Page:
Many first time renters are a bit “in the dark” about where to start when they start looking for a rental. They are not quite sure what to look for in the lease contract and the terminology can be confusing, even for college-educated individuals. The amount of legalese that is used on the lease contracts is often superfluous.
The following 6 items give you an idea of what you should check on when analyzing a lease so that you won’t come across any surprises when moving into a rental property.
- Property Liability Clause – When you rent a property that belongs to someone else, you are promising to exercise a certain amount of care and responsibility toward the upkeep, even if you are not required to make repairs. Read the liability clause carefully regarding how much you may be required to pay if there’s any damage to the property due to negligence. If a landlord decided to Sue for damages they would be required to prove neglect under legal terms and show that you ignored something that should have been fixed to avoid damage period the burden of proof is on them, but you should carefully document your actions and take pictures of your property so that you can show this if you are challenged. Keep in mind also that landlords may not enforce any liability or legal clauses that state your residence is not allowed him to do period know the housing and rental laws in your state to protect yourself from a bad lease agreement.
- Rental Amount and Terms – Make sure and look at the amount of the monthly rent, in addition to the deposit that you will have to pay upfront and any other fees that are charged at the beginning of the lease term. Also, look at the length of time that the lease covers. If you try to get out of the lease earlier than the terms outlined in the agreement, you may have to pay additional fees and you may not get your deposit back. Everything goes back to the contract that you sign, so make sure you understand it.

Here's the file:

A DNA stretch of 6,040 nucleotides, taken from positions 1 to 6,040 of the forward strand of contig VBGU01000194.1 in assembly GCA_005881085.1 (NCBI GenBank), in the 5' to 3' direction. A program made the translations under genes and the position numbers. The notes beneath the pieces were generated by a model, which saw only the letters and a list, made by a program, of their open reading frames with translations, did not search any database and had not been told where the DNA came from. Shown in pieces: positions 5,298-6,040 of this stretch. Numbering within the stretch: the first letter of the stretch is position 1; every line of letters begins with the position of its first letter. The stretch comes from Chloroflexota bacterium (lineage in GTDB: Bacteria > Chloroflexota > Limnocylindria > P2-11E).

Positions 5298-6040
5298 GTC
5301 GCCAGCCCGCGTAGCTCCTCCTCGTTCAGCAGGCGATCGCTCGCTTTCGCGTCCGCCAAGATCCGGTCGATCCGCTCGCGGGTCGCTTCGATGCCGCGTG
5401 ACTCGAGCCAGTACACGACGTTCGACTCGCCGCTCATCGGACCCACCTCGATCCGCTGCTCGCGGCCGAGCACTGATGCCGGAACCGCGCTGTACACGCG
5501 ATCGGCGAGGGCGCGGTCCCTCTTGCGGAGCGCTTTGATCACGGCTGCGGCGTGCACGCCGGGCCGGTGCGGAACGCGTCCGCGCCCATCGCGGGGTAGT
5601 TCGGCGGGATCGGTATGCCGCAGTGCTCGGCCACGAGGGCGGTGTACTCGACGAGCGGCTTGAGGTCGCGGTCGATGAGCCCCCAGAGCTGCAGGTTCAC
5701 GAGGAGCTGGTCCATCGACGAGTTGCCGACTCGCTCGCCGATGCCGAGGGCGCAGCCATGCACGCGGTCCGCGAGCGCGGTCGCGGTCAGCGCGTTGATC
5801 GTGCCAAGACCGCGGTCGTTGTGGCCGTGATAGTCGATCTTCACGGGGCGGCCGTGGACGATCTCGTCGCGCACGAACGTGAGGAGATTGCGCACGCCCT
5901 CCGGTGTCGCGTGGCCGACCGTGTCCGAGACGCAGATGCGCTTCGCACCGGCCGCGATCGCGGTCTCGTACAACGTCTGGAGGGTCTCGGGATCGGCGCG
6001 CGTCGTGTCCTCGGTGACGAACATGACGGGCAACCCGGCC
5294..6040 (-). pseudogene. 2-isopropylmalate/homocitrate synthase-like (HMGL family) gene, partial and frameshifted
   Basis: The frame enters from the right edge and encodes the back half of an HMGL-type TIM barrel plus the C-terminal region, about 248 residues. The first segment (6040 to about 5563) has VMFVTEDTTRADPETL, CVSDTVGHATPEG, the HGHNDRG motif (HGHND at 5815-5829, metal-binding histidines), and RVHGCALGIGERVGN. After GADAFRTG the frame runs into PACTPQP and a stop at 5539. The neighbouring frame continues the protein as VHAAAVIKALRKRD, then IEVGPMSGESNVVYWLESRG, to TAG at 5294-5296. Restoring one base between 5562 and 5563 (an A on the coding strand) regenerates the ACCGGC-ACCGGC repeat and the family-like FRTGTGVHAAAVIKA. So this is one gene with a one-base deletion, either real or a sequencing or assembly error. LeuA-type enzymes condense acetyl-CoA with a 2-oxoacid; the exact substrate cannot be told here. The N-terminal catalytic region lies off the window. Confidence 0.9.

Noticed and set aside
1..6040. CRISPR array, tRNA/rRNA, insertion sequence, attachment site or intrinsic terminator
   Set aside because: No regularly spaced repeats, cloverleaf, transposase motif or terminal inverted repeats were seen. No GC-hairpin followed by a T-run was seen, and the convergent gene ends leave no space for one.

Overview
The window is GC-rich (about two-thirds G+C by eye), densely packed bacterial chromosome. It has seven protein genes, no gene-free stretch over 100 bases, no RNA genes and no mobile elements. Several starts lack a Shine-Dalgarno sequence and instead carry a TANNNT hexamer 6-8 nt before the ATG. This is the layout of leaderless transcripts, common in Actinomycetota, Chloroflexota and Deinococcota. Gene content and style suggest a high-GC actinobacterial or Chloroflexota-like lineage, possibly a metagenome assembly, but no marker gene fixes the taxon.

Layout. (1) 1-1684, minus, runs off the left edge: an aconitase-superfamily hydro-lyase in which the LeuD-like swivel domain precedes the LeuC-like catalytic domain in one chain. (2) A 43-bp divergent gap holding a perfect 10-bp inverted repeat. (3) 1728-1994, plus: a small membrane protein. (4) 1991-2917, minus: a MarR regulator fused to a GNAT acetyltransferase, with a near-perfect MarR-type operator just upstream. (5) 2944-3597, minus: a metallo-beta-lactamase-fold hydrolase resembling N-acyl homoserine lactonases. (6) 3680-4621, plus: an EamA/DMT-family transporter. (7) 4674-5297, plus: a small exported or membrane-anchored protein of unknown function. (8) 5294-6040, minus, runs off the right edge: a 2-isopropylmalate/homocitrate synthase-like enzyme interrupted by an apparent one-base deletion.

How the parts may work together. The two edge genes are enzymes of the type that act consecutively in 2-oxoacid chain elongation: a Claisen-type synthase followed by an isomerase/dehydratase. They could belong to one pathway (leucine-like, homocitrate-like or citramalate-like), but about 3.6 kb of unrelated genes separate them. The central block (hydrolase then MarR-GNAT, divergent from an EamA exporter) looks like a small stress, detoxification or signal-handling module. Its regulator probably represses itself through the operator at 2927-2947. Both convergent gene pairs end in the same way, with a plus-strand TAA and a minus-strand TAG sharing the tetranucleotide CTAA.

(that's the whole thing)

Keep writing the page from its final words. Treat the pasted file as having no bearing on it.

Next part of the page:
- Due Dates for Rent and Fees – Know the due dates for rent and other applicable fees if you are late on payments. Some landlords charge an additional $5-$10 per day for late payments
- Prognosticated Future Increases – Will your lease stay the same if you stay beyond the terms of the lease or will your rent go up in the future? Some of this is dependent on the current housing market, especially if you are renting a house. Landlords tend to charge what the market will bear minus any expenses they are out due to ongoing repairs or other factors. Make sure you are getting a good deal by consulting with a local real estate agent in Palm Beach County.
- Pets – Most landlords or property management companies will stipulate whether or not you can have pets in your rental house or apartment. If you have one or plan on getting one, make sure to look at what the lease says about pets. They may increase your monthly rent or increase the amount of your deposit.
- Fine Print – You may have heard the phrase, “read the fine print.” Never is this more important than when signing a lease agreement for rental. The fine print can include anything from a number of extra fees that will be charged in the event of damage or early termination, as well as the general responsibilities of the renter. There may also be information on how to get your deposit back or a disclaimer stating that your deposit will not be returned if you are late on your rent or cause damage to the property.